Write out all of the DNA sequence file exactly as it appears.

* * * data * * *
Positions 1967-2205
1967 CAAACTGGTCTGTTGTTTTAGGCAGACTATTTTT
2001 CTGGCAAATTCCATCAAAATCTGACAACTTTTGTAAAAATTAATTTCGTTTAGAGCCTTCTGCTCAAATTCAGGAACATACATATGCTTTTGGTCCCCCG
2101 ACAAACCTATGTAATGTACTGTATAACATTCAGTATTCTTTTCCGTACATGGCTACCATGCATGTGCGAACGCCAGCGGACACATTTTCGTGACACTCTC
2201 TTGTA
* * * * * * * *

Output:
Positions 1967-2205
1967 CAAACTGGTCTGTTGTTTTAGGCAGACTATTTTT
2001 CTGGCAAATTCCATCAAAATCTGACAACTTTTGTAAAAATTAATTTCGTTTAGAGCCTTCTGCTCAAATTCAGGAACATACATATGCTTTTGGTCCCCCG
2101 ACAAACCTATGTAATGTACTGTATAACATTCAGTATTCTTTTCCGTACATGGCTACCATGCATGTGCGAACGCCAGCGGACACATTTTCGTGACACTCTC
2201 TTGTA